Orbit determination is the process, or a set of techniques, for obtaining knowledge about the motion of objects such as moons, planets, and spacecraft relative to the center of mass of the Earth for a specific coordinate system.
Generally speaking, we can say that at least six independent measurements are required to uniquely determine an orbit without a priori knowledge (since a Keplerian orbit is fully characterized by six orbital parameters). For the satellite orbit determination problem, the minimal set of parameters are the position and velocity vectors at a given epoch. This minimal set can be expanded to not just determine the satellite’s orbit, but also to include dynamic and measurement model parameters (such as tracking equipment biases and environmental forces affecting satellite motion), which may be needed to improve the prediction accuracy. The problem of determining the best estimate of the state over time of a spacecraft from observations influenced by random and systematic errors using an approximated mathematical model is referred to as the problem of state estimation.
There are two commonly used approaches for performing OD:
- The batch Least Squares approach where all the data for a fixed period is collected and processed together.
- The Sequential Processing approach, which sequentially updates the state vector to produce a better estimate at each epoch using process noise information.
The batch Least Squares approach is commonly employed for off-line processing of trajectories from LEO spacecraft as the tracking data is typically downloaded once per revolution. On the other hand, in applications involving on-board navigation of spacecraft in real time, the Sequencing Processing (using Kalman filter) is typically used for estimation algorithm.
ODTK (AGI’s Orbit Determination Toolkit) provides both methods in the same environment. So, what are the differences between the two?
The Least Squares object
From the hierarchical point of view, it is the children of the satellite object:
Pros and cons of both methods
I am now going to summarize the pros and cons of both methods, letting you decide which one best fits your mission needs and requirements.
You can insert as many LS objects as you need (each of them having different characteristics) for result comparison purposes.
For each LS object, you can insert one or more “stages” that define the fit span for that particular run. Each stage is fully configurable, so the results relevant to different runs can be compared. The LS process can also be used to estimate the Ballistic Coefficient and the Solar Radiation Parameter, even if the estimated value is constant over the entire fit span in this case:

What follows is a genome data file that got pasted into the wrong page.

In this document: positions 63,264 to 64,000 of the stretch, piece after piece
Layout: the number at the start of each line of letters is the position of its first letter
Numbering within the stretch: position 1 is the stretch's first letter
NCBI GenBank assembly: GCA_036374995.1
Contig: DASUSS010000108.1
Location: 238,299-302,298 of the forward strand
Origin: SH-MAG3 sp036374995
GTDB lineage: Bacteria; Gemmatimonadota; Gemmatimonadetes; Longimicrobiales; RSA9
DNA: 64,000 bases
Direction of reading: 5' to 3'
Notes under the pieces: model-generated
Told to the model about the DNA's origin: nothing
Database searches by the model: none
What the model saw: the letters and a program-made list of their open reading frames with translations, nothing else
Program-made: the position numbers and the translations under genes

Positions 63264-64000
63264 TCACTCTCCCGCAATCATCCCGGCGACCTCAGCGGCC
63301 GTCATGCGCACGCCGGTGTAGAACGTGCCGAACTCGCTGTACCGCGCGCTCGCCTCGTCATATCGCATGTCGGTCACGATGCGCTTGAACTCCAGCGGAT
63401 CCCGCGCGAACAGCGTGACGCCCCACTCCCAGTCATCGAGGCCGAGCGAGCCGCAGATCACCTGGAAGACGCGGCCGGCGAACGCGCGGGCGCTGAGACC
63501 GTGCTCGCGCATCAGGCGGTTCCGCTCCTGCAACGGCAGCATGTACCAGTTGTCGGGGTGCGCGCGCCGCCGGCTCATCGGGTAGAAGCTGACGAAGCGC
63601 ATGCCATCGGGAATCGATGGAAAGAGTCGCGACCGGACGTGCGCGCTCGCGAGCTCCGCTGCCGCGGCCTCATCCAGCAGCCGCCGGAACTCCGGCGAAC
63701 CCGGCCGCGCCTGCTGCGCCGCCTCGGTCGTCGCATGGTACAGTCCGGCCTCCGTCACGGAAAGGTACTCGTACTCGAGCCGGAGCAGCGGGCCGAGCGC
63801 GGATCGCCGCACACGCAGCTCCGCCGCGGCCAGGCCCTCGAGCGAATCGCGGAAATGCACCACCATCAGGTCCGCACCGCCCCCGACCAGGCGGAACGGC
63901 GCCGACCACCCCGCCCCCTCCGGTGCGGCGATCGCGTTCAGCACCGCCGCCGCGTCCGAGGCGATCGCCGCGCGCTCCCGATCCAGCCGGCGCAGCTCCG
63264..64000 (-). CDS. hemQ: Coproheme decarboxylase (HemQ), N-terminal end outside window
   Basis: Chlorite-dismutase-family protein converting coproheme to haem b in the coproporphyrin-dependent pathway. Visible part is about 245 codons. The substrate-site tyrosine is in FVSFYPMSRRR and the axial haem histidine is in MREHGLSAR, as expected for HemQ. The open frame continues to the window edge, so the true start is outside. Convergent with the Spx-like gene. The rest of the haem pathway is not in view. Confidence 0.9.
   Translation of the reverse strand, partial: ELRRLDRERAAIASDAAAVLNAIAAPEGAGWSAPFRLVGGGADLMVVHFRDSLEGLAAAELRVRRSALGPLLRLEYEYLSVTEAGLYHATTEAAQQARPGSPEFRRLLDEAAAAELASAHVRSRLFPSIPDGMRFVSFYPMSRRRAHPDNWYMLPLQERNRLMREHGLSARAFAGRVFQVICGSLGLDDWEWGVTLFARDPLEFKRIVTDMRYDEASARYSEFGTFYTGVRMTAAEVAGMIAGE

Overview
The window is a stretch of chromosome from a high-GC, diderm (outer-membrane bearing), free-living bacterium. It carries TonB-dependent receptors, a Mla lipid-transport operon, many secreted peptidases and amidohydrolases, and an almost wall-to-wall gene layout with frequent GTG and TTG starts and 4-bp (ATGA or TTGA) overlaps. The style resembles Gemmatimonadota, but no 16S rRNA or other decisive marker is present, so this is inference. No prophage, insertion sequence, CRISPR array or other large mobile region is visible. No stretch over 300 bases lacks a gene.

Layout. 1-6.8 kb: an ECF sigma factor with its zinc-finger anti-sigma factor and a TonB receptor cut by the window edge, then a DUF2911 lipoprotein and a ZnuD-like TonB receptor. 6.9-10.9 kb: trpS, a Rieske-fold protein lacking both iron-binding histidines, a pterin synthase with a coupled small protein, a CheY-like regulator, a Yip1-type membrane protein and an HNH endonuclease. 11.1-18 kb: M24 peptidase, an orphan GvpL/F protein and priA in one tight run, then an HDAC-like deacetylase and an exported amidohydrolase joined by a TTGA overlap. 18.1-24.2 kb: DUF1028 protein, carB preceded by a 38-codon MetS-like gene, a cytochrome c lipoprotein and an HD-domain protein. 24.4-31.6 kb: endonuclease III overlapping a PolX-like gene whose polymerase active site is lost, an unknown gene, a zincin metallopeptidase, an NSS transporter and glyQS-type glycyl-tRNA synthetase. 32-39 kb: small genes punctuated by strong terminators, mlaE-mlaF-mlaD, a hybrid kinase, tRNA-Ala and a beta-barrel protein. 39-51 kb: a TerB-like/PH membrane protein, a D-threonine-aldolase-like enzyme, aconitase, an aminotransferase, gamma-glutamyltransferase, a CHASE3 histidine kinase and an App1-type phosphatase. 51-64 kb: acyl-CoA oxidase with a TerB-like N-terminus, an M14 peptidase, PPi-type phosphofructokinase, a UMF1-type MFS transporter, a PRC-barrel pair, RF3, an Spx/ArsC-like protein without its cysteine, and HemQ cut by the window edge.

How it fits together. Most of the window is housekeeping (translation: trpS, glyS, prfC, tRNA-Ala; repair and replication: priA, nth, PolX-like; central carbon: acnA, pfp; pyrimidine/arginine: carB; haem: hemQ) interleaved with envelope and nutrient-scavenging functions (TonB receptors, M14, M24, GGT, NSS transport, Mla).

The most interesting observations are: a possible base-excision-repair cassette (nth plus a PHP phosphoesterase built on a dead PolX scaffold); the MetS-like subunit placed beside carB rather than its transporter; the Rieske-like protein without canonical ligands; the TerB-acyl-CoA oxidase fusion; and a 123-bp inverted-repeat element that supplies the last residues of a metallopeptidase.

Because the problem is non-linear, an iterative LS method is used until the RMS (Root Mean Square) value between two consecutive runs produces a relative change that is smaller than the convergence threshold.
The Filter object
The sequential processing operated by the filter can be thought as a recursive formulation of the LS method when the whole set of observations is partitioned into statistically independent batches composed by a single measurement. For each measurement, the Kalman filter iterates across two phases:
- The prediction phase implements equations that describe the physical model of our system: from the current state (and its uncertainty), you can then predict which will be the next one (and the relevant uncertainty)
- The correction phase uses the new measurement (relevant to the predicted epoch state) and applies the needed correction according to the confidence level you have (measurement uncertainty)
The Filter is a standalone object in ODTK. Its proprieties allow you to select which satellite, tracking station and tracking data type to consider during the run. It can solve any unknown parameter in the system (e.g., tracking station location or clock biases), with a time-varying estimation. The Filter can also output data to the Smoother, another sequential filter that runs backwards in time to refine the OD solution and perform some consistency checks on the solution found.
|Pros to using batch least squares
||Cons to using batch least squares
|Easy to use
||Poor performance with maneuvers
|Fewer inputs to set
||Difficult to find an optimal “fit span”
|Lots of experienced analysts
||Covariance is too optimistic
||Inverse fails if state is not completely observable
||Does not handle dynamic parameters
|Pros to using a filter
||Cons to using a filter
|Really good performance with maneuvers
||Requires a reasonable starting state
|Realistic error covariance
||Fewer experienced analysts
|Eliminates concept of “fit span”
|Adapts & compensates for force model errors